Three men entered while they were in the container. As two of them guarded the exit, the other man, a drug dealer, proceeded to kill the adults with a chainsaw. Dexter’s mother pleaded with the men not to kill her in front of her children. She looked toward Dexter, gave him one final smile, and told him to close his eyes and that she loved him before she was brutally killed in front of a three year old Dexter. The killers left, leaving Dexter and his brother sitting in their mother’s blood for two days.
Dexter’s older brother Brian would always remember their experience, while it shut down Dexter emotionally. For the rest of Dexter’s life, he would not know how to relate to other humans anymore. After the boys sat in the blood soaked shipping container for two days with their mother’s dead body, the police arrived. The first person on the scene was Detective Harry Morgan. Harry picked up the youngest child, Dexter, and took him home to live with him. Though Dexter was three when he was rescued, Harry officially adopted Dexter at the age of seven.
By the age of ten Dexter’s murderous urges began to take shape. One day while on the family boat, Harry confronted Dexter about the neighbor’s dog, which Dexter had killed and buried along with several other small animals. He asked Dexter if he had thought of killing anything bigger, like a person, and Dexter answered affirmatively but said he hadn’t thought of anyone in particular. At the age of twenty-one Dexter had to be admitted to the hospital for heart disease. Here Harry spots a nurse who kills people by overdosing them on morphine.
Harry gives Dexter “permission” to kill her. This is where Dexter at the direction of Harry first learned who to kill and how to get away with it. Dexter is very smart as shown in his job as a blood splatter analyst for the Miami Police Department. He always seems to know what happened right away. Dexter considers himself emotionally “divorced” from the rest of humanity. In his narrations he often refers to “humans” as if he is not one of them. Dexter often makes remarks to an internal feeling of emptiness. “My name is Dexter. Dexter Morgan.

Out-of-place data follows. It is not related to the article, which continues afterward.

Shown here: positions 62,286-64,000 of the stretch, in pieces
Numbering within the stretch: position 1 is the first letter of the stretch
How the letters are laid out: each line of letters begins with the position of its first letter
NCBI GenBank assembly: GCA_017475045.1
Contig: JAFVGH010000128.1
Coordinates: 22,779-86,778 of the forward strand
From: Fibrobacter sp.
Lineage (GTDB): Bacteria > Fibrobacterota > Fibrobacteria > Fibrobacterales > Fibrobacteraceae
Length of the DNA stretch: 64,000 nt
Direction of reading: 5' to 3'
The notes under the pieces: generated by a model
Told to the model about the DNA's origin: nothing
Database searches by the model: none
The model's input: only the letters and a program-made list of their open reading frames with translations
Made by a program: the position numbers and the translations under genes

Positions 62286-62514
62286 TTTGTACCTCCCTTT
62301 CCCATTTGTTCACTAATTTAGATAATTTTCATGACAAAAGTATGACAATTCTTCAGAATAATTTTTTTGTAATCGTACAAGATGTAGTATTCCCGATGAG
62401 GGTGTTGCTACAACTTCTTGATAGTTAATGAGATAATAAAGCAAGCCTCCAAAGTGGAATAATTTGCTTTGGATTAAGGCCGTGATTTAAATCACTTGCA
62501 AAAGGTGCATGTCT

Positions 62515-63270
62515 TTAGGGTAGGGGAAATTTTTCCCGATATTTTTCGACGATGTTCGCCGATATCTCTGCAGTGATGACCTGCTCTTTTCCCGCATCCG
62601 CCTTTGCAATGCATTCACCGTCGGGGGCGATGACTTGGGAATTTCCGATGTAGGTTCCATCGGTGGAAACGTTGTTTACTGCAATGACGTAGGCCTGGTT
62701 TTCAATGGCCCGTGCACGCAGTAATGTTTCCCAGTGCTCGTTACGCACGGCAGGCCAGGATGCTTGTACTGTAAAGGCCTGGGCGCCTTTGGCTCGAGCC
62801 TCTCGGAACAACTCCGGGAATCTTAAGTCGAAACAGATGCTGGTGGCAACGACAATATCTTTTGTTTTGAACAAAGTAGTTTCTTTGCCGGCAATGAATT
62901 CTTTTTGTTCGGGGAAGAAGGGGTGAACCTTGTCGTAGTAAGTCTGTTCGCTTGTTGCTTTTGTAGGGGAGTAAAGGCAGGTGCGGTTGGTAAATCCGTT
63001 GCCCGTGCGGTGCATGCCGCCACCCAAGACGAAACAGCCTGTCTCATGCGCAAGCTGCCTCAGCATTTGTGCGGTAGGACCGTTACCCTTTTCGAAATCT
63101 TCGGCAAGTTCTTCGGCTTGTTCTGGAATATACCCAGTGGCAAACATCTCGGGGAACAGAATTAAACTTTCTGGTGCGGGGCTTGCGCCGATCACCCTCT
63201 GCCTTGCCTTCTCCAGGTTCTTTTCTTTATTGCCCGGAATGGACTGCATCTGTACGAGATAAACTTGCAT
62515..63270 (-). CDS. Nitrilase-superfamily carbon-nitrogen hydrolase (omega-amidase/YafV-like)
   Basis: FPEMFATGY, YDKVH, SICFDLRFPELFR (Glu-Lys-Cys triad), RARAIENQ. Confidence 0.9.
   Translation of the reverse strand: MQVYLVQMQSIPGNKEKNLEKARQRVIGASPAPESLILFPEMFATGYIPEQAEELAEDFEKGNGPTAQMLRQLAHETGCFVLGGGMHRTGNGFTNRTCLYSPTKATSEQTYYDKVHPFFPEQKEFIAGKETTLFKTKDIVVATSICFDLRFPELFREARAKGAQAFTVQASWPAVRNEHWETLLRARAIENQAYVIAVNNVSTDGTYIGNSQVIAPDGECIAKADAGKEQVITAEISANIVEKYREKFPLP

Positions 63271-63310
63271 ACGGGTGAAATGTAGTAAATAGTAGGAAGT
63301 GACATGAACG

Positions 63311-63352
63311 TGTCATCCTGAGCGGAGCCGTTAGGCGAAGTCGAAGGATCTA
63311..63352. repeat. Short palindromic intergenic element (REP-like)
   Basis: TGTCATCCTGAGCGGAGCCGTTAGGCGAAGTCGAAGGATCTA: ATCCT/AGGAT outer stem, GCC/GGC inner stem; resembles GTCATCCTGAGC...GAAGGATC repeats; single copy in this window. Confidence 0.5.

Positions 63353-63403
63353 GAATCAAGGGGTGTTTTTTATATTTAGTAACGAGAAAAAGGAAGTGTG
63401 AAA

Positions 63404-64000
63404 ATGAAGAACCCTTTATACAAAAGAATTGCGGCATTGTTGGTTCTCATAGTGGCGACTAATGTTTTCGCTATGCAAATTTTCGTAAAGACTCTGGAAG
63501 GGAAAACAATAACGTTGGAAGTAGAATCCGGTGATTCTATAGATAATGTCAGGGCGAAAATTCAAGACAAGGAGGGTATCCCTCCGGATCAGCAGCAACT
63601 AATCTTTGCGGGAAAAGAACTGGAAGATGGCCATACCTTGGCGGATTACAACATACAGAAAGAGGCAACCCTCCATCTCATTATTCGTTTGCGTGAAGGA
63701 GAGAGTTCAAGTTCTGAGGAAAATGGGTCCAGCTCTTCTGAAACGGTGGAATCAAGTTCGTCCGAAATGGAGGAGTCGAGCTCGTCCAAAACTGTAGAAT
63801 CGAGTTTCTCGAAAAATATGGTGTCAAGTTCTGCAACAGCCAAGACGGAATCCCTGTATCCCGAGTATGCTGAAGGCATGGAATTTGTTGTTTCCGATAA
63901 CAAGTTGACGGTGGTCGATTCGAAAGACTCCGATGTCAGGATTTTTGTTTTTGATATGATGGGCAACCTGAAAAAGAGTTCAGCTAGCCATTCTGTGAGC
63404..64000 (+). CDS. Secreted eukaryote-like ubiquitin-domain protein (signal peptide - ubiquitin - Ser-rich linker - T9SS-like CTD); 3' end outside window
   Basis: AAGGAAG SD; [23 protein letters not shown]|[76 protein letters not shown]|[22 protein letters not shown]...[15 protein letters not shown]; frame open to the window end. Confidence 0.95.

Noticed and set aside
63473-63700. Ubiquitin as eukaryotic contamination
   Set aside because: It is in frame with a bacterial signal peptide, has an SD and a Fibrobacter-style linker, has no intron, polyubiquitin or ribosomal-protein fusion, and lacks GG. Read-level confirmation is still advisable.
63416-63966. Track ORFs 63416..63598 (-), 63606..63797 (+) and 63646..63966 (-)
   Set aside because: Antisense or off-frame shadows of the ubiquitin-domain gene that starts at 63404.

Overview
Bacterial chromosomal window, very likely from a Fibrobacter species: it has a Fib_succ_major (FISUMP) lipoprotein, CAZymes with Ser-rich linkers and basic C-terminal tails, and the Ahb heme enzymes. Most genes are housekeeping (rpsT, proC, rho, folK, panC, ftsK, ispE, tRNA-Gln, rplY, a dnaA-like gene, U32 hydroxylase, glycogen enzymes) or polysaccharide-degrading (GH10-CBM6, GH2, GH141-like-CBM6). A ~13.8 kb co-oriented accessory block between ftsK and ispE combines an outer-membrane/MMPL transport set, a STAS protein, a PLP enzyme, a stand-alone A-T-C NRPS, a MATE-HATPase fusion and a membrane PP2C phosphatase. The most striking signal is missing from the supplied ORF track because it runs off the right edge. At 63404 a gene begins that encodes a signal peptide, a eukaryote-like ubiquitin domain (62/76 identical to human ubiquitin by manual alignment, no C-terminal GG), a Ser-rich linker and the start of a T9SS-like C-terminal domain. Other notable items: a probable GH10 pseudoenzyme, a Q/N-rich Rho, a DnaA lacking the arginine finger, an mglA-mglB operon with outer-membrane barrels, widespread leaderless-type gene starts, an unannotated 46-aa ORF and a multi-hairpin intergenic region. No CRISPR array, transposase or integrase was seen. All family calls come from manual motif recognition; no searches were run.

I don’t know what made me the way I am, but whatever it was left a… hollow place inside. People fake a lot of human interactions but I feel like I’ve faked them all and I fake them very well. ” Dexter has no feelings or conscience, and the emotions he does show are all part of an act to conceal his true nature. At one point Dexter is married for a while, and considers his relationship with his wife as part of his “disguise. ” Unlike Holmes, Dexter does not have a sidekick. He does however have a “dark passenger. ” Dexter’s “dark passenger” is a psychological manifestation of Harry Morgan.
Dexter needs to kill, and when he doesn’t, his life becomes unstable. Harry saw this in Dexter and helped him channel it. Harry taught Dexter who and how to kill without ever being caught. This established the “code of Harry” which allowed Dexter to choose the right victims, blend in with the rest of society, and not get caught. While both Holmes and Dexter were both emotionally detached, they both were brilliant and solved crimes better than any of their counterparts. While Holmes used his logic to better mankind, Dexter did not.
Even though Sherlock Holmes was first written in the late 1800’s, the character is still popular today, maybe even more so There have been movies and television shows in modern times depicting Sherlock Holmes and his impeccable detective skills. Sherlock Holmes may even be responsible for the massive popularity of crime detective shows such as Matlock, Columbo, Murder She Wrote, and modern shows like Dexter. People love to see a mystery and figure out what happened themselves, and that is what most likely keeps the detective stories alive. Much of this can be attributed to Sherlock Holmes.